Oct 01 2020

Stopgap Spending Measure Broadens USCIS Premium Processing, Temporarily Extends Expiring Immigration Programs

United States

At a glance

  • A stopgap spending measure signed into law by President Trump funds the U.S. government  through December 11, 2020, while also broadly expanding the USCIS premium processing program to include many employment-based case types and increase the base fee to $2,500, from $1,440.
  • Though the law took effect immediately, it could take several weeks or more for USCIS to implement the expanded premium program.
  • The measure also extends E-Verify, the EB-5 Regional Center program and other expiring programs through December 11, 2020, while Congress continues to debate the FY 2021 federal budget.

The issue

A temporary spending measure signed into law by President Trump will fund the U.S. government – including immigration operations – through December 11, 2020 while Congress continues to debate the FY 2021 federal budget.

The spending measure extends four expiring immigration programs through December 11, including E-Verify, the EB-5 Regional Center Program, the Conrad 30 Program for foreign medical graduates who will work in areas of the United States that are underserved by physicians, and the Special Immigrant Non-Minister Religious Worker permanent residence program.

The measure also includes a permanent expansion of the U.S. Citizenship and Immigration Services (USCIS) premium processing program, while increasing the base fee to $2,500, from $1,440.

Expansion of USCIS premium processing

The stopgap legislation requires USCIS to permanently expand premium processing to include many employment-based immigration applications and petitions, including applications for employment authorization and applications to change or extend status for the dependents of H-1B, L-1 and other principal nonimmigrant categories. The law also gives the Department of Homeland Security (DHS) the authority to designate other case types for premium service. Previously, premium processing was limited to certain I-129 nonimmigrant worker petitions and certain Form I-140 immigrant worker petitions. 

The legislation also increases the standard premium processing fee to $2,500 for cases types that had already been eligible for premium processing, with lower fees for certain case types.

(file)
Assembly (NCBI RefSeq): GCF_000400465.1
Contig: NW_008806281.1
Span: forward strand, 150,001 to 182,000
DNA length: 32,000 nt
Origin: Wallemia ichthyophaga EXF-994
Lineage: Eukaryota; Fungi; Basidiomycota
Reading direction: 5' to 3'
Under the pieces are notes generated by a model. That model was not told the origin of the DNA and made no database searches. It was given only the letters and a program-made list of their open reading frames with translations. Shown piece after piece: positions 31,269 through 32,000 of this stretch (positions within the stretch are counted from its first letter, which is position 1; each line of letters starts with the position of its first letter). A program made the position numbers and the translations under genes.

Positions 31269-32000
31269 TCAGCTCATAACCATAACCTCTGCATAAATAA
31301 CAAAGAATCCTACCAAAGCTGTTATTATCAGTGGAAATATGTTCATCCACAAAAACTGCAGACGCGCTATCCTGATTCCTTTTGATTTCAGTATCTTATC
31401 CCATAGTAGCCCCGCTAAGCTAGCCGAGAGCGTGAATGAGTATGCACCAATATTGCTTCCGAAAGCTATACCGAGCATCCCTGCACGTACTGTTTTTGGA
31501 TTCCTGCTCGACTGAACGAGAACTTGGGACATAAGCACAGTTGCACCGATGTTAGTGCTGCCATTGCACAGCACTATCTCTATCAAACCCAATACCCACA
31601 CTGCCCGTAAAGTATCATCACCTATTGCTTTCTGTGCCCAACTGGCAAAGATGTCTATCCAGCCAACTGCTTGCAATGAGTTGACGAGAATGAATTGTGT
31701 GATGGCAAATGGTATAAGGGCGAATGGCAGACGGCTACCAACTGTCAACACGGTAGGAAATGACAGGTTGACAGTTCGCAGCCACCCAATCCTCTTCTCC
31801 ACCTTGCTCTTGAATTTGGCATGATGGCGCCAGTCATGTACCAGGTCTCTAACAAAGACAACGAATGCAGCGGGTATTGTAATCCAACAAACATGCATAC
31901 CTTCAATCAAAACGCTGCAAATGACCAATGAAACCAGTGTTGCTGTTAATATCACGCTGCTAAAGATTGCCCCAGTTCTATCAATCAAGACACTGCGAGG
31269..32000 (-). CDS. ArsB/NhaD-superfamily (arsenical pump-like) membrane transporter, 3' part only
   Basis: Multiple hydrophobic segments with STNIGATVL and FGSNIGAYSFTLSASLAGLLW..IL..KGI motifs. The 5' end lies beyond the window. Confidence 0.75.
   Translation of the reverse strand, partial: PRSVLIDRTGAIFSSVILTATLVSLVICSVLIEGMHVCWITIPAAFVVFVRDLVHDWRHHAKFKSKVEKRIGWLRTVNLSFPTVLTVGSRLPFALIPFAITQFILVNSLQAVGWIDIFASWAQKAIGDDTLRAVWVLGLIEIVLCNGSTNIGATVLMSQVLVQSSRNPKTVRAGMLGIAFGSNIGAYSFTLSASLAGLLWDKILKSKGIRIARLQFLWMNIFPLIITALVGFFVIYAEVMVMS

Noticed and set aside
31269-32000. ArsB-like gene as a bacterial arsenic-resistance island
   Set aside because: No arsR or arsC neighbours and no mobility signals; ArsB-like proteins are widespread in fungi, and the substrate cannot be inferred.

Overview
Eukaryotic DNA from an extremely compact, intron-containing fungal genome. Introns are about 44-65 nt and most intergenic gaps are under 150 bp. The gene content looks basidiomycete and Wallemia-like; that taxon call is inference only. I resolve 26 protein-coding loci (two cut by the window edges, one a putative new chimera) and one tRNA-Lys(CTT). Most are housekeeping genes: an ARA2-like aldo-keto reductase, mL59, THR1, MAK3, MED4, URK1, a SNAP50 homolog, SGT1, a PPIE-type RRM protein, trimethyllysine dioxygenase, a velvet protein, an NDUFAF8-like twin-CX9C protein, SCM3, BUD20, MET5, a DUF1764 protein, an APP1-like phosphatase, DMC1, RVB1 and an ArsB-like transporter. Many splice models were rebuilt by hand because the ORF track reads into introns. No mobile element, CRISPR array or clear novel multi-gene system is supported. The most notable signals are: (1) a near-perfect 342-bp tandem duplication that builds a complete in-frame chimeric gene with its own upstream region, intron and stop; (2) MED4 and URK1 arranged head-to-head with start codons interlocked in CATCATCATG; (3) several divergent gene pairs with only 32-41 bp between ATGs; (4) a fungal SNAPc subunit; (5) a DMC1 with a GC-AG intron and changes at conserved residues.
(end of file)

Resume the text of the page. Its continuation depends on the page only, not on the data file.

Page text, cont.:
The new law limits DHS authority to suspend premium processing services, permitting such suspensions only where DHS cannot complete a “significant number” of premium requests within the required time period. It also requires DHS to provide petitioners and applicants with “direct and reliable” access to premium case status information and the ability to communicate with premium processing units at USCIS Service Centers.

The expansion of premium processing also serves to bolster USCIS operations funding. Throughout the summer, the agency had threatened a furlough of 70 percent of its workforce to close a budget shortfall.

When will the Premium Processing expansion take effect?

The premium processing law has immediate effect, but as a practical matter, it may take several weeks or more for USCIS to implement the law. The agency is expected to issue an announcement when expanded premium becomes available to petitioners and applicants. The existing premium program for certain I-129 and I-140 petitions remains available.

Fragomen is closely following implementation of the premium expansion and will provide updates as they become available.

This alert is for informational purposes only. If you have any questions, please contact the immigration professional with whom you work at Fragomen.